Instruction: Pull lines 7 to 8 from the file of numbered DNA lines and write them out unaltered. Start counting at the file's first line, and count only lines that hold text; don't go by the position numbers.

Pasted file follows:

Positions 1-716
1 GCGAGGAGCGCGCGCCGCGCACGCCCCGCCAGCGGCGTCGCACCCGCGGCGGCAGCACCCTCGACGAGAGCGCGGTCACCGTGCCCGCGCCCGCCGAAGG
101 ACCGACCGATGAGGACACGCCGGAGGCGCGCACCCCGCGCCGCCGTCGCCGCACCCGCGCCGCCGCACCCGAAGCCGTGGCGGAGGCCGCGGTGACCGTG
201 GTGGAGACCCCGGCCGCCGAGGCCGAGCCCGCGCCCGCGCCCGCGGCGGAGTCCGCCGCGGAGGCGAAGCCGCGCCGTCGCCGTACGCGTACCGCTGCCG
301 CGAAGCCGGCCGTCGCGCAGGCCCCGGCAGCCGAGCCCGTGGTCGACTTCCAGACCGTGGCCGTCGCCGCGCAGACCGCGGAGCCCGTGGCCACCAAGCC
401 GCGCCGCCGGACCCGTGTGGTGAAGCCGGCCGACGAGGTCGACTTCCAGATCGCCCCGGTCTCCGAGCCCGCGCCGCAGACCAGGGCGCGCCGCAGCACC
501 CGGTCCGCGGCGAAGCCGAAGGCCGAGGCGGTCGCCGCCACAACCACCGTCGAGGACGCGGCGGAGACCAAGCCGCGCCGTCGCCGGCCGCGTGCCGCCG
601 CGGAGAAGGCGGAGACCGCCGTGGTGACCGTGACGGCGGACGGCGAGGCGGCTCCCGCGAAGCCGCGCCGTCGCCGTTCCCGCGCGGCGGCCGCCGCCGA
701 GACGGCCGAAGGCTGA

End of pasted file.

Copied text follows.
501 CGGTCCGCGGCGAAGCCGAAGGCCGAGGCGGTCGCCGCCACAACCACCGTCGAGGACGCGGCGGAGACCAAGCCGCGCCGTCGCCGGCCGCGTGCCGCCG
601 CGGAGAAGGCGGAGACCGCCGTGGTGACCGTGACGGCGGACGGCGAGGCGGCTCCCGCGAAGCCGCGCCGTCGCCGTTCCCGCGCGGCGGCCGCCGCCGA